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Monday, January 26, 2015
Anesthesia, Twilight or General
Hello, I have a question regarding anesthesia for surgery. I underwent a small volume liposuction surgery and was promised ‘Twilight Sedation’. I was told I would feel very sleepy and that I would not remember anything about the surgery. I also was told that this was better than General Anesthesia, safer and more comfortable and without the risks associated with a General. The Doctor said I had ‘Twilight Anesthesia’ but the Anesthesiologist said I had ‘General Anesthesia’, not Twilight. A Medical friend said I had neither. What did I have? Here are the particulars. I received the following drugs through an IV: Reglan, Decadron, Glyco, Propofol, Ketamine, Mepridine and Medez (sp?) and something written as ‘LR’ throughout. Routine life support monitors were established with nasal O2, EKG, blood pressure cuff, etc. My eyes were taped shut and early in the procedure, an LMA mask was inserted. I also had local anesthesia which I was told was standard with Tumescent technique for the liposuctioning. The surgery was 2 hours and 45 minutes long and I was in recovery for about an hour. My Anesthesia report indicated ‘GA’ as this was circled in the section labeled ‘PLAN’. The other choices, ‘MAC’, ‘EPIDURAL’ and ‘SPINAL’ were not circled or otherwise noted. What kind of Anesthesia did I have? Thanks so very much.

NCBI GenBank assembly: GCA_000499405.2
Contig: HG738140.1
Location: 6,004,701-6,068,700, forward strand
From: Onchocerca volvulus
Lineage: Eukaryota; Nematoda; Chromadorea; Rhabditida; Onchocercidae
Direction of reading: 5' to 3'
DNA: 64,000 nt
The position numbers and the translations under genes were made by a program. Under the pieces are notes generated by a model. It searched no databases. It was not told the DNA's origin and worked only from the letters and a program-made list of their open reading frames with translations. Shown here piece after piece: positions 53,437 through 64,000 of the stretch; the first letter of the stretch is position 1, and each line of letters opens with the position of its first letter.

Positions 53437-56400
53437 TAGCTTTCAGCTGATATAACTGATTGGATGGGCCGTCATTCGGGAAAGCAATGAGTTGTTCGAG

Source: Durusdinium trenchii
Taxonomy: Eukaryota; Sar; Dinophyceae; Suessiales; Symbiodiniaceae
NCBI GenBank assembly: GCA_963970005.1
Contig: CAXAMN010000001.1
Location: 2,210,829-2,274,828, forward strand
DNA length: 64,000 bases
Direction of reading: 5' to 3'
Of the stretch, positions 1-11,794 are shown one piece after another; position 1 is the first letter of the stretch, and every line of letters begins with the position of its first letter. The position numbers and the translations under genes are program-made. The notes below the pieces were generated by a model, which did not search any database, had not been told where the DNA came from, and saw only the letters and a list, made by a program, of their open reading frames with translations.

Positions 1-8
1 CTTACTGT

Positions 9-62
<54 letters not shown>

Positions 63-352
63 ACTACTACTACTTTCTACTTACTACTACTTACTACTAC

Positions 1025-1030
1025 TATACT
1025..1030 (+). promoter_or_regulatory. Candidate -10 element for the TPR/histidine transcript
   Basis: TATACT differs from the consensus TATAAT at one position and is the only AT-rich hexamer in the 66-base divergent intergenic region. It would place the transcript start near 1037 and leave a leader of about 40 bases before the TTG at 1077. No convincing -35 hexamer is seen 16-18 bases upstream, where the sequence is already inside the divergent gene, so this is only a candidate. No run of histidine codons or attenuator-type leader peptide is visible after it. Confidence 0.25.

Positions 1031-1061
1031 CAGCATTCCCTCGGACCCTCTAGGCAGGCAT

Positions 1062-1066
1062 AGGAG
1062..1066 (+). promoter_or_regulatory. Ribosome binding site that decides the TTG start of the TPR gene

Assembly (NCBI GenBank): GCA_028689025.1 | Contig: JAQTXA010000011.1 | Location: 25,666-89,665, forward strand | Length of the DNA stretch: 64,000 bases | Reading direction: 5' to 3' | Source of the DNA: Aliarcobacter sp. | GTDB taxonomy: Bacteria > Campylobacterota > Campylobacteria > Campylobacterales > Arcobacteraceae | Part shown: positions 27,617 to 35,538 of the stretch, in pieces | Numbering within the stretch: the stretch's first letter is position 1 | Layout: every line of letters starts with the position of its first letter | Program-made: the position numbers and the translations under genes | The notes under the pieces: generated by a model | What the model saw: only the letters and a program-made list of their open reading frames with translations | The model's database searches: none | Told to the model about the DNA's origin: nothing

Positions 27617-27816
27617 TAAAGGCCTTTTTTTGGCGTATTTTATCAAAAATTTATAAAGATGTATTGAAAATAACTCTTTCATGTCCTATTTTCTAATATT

Without a doubt you had a general anesthetic. I hope it was a satisfactory experience, despite your confusion about what was done. During a general anesthetic you are unconscious to the point of being unrousable. This is clearly indicated by the fact that you had your eyes taped shut for more than 2.5 hours, and had a large plastic device in your throat (the LMA). For the record, your anesthesiologist (if that is the kind of professional who administered your anesthesia) is a doctor too. (There are also anesthesia providers who are nurses, or Certified Nurse Anesthetists).
"Twilight sedation" is not a favored term because nobody can agree on what it means. The accepted terms are "mild sedation", "moderate sedation", "deep sedation", and "general anesthesia". The American Society of Anesthesiologists has an excellent document that covers different levels of sedation.
There is no evidence that any of the various levels of sedation are consistently safer or more comfortable than general anesthesia. Sometimes the reverse is true. What is needed is a well-trained and experienced anesthesia provider who can tailor the anesthesia to the patient's condition and to the surgical procedure. There are many variables involved in making this decision.
Gareth S Kantor, MD
Assistant Professor of Anesthesiology
School of Medicine
Case Western Reserve University